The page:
Russia launches airstrikes against ISIS in Syria; US promptly freaks out. That’s the story in the Washington Post this morning. One particularly fun quote within is when John Kerry says he considers the airstrikes to be “not helpful.” This is a bit strange since we’ve also been using airstrikes (or cruise missiles) in Syria, against ISIS and Al-Qaeda, since last September. But coincidentally, John Kerry is probably right. They weren’t real helpful when we did it and there’s no reason to think Russia will have much more success.
Today’s story is the latest atrocity in the Saudi-led war on Yemen. Airstrikes apparently struck a wedding party killing somewhere between 27 to 135 people according to different sources. The groom was alleged to have ties to the Houthis (the group of rebels that Saudi Arabia is fighting), but the threat posed by a wedding is not readily apparent in any case… Continue reading Funeral at Wedding Party in Yemen
The most noteworthy thing in the news today is happily positive and unrelated to the US. I’m referring to the rise of a new secessionist government in Catalonia (the region of what is currently Spain and includes Barcelona). Justin Raimondo at antiwar.com has a good summary of some of the history on this which I’ve linked to before.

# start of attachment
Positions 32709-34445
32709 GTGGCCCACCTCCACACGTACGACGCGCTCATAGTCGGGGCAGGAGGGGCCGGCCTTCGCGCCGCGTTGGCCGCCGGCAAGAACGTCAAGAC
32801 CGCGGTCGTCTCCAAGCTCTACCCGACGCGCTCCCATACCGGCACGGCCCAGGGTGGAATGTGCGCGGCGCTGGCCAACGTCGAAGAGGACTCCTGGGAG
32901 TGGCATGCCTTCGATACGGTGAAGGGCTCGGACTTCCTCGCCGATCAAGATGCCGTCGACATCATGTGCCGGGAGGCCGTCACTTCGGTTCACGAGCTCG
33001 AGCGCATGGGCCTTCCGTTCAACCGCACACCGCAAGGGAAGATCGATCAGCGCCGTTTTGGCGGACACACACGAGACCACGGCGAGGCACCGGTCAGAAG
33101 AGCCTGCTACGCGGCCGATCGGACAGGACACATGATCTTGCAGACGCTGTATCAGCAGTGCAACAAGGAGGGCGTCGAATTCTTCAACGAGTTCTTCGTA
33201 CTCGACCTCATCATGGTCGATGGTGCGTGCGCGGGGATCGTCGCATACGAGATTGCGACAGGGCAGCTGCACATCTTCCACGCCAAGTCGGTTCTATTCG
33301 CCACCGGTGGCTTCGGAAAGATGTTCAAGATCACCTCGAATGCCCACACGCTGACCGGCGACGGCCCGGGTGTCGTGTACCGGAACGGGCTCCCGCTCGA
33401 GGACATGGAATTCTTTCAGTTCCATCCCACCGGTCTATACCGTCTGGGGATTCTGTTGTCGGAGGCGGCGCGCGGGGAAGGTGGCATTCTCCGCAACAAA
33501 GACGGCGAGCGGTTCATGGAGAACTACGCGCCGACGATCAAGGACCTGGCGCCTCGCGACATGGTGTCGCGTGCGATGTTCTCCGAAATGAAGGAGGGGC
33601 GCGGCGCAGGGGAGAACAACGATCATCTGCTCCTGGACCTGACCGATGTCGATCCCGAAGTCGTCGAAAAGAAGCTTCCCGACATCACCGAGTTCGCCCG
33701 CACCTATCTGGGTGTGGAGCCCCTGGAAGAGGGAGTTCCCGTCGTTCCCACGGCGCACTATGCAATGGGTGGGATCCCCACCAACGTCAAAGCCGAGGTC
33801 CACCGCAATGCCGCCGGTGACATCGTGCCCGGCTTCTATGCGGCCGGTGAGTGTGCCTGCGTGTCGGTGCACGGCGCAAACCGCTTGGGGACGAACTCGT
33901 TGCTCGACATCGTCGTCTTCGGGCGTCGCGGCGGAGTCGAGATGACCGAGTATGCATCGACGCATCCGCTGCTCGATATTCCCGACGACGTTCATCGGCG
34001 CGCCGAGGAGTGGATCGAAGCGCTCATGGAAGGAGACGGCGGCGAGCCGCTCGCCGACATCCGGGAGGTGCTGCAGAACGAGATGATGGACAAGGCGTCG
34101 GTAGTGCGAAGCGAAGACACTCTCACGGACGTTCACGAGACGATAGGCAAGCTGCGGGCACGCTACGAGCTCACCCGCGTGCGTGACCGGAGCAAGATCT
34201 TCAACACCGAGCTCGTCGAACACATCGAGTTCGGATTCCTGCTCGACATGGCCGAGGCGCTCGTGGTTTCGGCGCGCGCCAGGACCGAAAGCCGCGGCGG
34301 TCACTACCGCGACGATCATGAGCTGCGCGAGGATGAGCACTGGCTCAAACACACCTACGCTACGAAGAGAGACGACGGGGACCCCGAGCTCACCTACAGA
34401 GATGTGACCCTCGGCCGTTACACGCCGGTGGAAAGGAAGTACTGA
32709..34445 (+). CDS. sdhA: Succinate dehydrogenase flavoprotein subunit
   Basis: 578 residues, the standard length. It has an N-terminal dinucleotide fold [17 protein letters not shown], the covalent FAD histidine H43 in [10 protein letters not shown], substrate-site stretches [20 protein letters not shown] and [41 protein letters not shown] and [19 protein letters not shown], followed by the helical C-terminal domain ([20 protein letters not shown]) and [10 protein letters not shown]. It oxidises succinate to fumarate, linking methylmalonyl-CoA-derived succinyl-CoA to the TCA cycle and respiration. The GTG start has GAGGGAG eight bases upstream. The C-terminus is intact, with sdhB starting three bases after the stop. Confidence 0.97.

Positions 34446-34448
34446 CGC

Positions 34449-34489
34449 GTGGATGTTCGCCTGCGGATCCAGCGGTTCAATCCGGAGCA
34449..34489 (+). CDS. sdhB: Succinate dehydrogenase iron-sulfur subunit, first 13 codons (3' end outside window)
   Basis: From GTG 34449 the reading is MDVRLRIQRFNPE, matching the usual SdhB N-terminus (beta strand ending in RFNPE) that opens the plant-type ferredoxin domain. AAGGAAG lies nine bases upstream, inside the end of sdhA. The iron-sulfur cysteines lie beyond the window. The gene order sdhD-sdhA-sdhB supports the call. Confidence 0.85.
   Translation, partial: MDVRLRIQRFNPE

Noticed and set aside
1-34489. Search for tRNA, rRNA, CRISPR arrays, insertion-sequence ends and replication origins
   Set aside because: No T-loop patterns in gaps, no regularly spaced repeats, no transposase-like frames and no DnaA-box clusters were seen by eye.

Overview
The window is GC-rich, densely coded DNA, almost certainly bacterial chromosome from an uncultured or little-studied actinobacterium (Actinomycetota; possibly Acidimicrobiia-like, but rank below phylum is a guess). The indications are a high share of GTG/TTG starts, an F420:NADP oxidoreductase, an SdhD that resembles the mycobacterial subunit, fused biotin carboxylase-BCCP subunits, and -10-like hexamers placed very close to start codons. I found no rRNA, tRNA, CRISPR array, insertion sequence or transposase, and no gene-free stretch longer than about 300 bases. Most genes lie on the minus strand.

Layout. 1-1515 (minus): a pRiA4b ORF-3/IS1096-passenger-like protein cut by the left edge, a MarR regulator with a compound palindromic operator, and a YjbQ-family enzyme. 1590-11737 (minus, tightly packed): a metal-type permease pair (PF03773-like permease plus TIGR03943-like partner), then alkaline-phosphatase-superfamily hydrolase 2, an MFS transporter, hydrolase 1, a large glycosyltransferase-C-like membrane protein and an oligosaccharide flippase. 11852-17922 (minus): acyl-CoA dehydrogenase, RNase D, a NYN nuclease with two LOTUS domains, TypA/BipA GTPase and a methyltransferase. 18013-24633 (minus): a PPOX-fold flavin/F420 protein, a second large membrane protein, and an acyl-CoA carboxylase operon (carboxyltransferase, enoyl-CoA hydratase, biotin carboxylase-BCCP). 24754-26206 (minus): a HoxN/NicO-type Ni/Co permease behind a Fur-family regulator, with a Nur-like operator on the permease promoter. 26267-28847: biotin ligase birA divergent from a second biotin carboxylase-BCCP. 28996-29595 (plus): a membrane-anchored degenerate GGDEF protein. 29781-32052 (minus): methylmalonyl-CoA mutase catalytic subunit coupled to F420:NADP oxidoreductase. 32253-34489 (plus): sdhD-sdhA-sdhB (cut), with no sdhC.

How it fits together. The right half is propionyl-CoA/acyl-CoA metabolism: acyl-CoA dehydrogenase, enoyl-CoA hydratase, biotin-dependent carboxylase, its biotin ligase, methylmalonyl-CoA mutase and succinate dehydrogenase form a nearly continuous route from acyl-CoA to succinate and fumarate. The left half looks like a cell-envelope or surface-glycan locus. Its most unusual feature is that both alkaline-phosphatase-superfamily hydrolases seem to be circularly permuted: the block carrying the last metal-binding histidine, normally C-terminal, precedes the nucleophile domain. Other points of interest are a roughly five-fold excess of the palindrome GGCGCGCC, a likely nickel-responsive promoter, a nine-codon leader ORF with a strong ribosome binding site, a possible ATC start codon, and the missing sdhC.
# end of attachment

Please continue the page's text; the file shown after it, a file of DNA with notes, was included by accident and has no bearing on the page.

As for the broader implications, I think proponents of peace and nonintervention should be encouraged by this development. As Raimondo rightly notes, it is a good thing for liberty generally when larger governments break into their constituent parts, provided this can be done peacefully. It may sound idealistic, but a more decentralized government is likely be follow the will of its population more closely and less easily manipulated by foreign or other special interests. Far too soon to tell what will come, but as the EU / NATO currently seems willing to follow the US most anywhere (Libya, Ukraine, etc.), the fragmentation of Europe could bring the happy rise of dissent from that order. And that would be a very good thing.
We now know that President Obama was able to persuade enough Democrats to uphold the Iran nuclear deal and see that it gets implemented. But the battle on this agreement is still far from over. Opponents in Congress have promised new efforts to try to sabotage the deal, and many presidential candidates are threatening undo the agreement as soon as they inaugurated. In light of this ongoing struggle, I wanted to write up some detailed responses to common questions and misconceptions about the situation, in no particular order.